Table of Contents
Nature has it that living organisms are made up of cells. From the smallest microorganisms such as bacteria, algae, fungi, and protozoan which are classified as unicellular to complex organisms such as plants and animals which are referred to as being multicellular. They are all made up of cells. Cells form the simplest structural and functional units for organisms. Cells have similar semi cellular components which include acids, proteins, carbohydrates, and lipids to ensure that they function properly. These components facilitate life and replication among the cells and ensure proper functioning of the cells. They also provide energy to the cell to boost their performance. Apart from being the building blocks for living organisms, cells are also fundamental for the continuation of life in living organisms. This is because they facilitate the passing of genetic materials which contain hereditary information from the parent organism to the next generation. The process of replication and duplication of cells to facilitate the transmission of genetic materials from the parent to the child organism is facilitated by invisible molecules known as the chromosomes. Chromosomes play a very important role in the cell division where parent cells are divided, and characteristics passed to the daughter cells. This is because it ensures that all the necessary hereditary information are passed from the parent cell to the daughter cell. The functioning of a chromosome is dependent on its structure. It is made up of the two arms which are referred to as the p-arm and the q-arm to distinguish them. The p-arm of a chromosome is shorter than the q-arm. The two arms are referred to as sister chromatids. Apart from the two sister chromatids, a chromosome also has microtubules which are hollow tubes made of protein and are utilized during the process of cell division. These microtubules play the role o moving chromosomes to the opposite sides during the process of mitosis. The microtubules are organized by structures known as the centrosomes (Sluder, 1996). This thesis examines the molecular structure of the most important part of the chromosome; the centrosomes and how it is important in the structure of a chromosome.
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Centrosomes are very important structures during the process of cell division as they assist in organizing microtubules to create the structure of the cell. The structure is grouped based on their different roles and the materials they are responsible for binding. Centrosomes also the role of regulating the stages involved in the cell division process. The roles of centrosomes in cell division process were discovered and discovered by Edouard Van Beneden and Theodor Boveri in 1883 and 1888 respectively. All the DNA structures which have centrosomes usually form if they have the given characteristics. They are often characterized to be small in size but with more complexity. The sequences for centrosomes are dependent on the presence of the necessary DNA in various cell regions. However, they can still form DNA sequences in other non-specified regions (Fu et al., 2015). Apart from acting as a structure which organizes microtubules, the centrosomes also play a very important role in information processing for other structures of the chromosome during the process of cell division. Some of the structures dependant on the centrosomes for their formation includes the mitotic spindle and other structure responsible for polarity and the locomotion of the cell. Due to its major role in the organization of the structure of the chromosome, the centrosome is referred to as the microtubule organizing center (MTOC) (Sluder, 1996).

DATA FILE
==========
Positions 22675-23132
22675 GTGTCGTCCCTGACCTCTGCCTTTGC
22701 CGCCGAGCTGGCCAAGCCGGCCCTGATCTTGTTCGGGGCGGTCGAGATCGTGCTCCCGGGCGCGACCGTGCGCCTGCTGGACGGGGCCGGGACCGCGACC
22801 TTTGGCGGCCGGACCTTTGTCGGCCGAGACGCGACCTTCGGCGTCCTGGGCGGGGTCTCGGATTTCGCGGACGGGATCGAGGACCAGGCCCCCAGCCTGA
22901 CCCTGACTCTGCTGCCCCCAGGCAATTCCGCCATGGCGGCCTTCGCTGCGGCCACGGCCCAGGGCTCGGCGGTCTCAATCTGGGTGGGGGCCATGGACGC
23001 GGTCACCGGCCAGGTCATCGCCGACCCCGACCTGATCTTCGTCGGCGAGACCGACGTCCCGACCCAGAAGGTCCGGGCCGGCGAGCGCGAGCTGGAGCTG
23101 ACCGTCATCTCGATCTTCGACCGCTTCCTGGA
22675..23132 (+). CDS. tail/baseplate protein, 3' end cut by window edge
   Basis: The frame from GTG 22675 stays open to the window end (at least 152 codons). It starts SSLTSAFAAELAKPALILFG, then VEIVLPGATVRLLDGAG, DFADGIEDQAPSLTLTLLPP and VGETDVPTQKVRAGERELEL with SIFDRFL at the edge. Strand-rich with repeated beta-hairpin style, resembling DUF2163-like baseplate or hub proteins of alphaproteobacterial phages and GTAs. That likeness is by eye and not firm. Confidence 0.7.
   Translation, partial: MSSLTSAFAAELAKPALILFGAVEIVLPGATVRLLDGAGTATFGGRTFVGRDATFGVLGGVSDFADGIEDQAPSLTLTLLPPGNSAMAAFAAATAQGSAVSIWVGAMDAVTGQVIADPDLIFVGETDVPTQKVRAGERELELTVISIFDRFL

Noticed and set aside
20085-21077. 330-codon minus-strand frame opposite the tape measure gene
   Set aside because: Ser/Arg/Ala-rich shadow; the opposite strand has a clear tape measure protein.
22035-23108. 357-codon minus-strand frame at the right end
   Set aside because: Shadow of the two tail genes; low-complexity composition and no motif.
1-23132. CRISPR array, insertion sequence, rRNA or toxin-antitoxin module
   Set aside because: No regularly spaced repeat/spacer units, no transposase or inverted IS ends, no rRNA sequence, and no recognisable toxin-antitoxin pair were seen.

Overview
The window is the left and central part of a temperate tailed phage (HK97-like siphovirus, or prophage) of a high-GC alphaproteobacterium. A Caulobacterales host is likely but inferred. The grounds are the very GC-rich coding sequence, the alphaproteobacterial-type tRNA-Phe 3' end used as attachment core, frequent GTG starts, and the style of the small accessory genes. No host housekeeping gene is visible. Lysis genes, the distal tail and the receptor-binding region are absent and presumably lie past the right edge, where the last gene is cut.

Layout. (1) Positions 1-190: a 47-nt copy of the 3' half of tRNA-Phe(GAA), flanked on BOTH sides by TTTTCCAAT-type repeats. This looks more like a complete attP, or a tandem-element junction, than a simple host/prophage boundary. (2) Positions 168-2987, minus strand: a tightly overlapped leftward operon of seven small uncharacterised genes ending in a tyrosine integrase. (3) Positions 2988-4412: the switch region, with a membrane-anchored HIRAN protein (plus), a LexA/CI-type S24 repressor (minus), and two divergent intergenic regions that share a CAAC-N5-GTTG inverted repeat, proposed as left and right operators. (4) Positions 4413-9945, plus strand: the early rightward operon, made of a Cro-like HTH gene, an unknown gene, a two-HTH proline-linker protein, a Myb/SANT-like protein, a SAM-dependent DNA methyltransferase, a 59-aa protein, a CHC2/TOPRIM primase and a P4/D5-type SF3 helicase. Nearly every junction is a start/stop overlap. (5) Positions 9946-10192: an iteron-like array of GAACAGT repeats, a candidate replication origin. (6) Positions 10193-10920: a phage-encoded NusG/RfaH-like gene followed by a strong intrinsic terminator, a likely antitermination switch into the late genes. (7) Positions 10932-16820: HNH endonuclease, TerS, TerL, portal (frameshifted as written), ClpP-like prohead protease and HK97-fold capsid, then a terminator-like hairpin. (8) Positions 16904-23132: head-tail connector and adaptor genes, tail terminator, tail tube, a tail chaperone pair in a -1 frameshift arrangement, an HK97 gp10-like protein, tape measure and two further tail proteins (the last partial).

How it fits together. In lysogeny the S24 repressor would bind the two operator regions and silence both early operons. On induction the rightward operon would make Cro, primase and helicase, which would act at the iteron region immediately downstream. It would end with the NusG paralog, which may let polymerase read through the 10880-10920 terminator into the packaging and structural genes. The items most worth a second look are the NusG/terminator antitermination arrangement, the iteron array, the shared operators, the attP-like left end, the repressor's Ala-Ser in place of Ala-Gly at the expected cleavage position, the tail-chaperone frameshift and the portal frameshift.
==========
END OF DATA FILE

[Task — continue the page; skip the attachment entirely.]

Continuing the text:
Due to its major role in the formation of the chromosome structure, a centrosome has attracted much attention from biologist to examine its structure both molecular and physical structure. However, there have been various challenges in the process of studying the physical and molecular structure of the centrosome. The main challenge in that, due to its small size and the invisibility which makes it is difficult to obtain adequate information about its molecular structure. This has been mainly contributed by the fact that the components which make up the structure of the centrosome have no visible boundaries unlike other components of a cell. However, based on the available studies done on the structure of the centrosome, there are various descriptions about the molecular and physical structure of the centrosome. This essay will, therefore, specifically examine the molecular structure of the centrosome (Parkinson et al., 2006).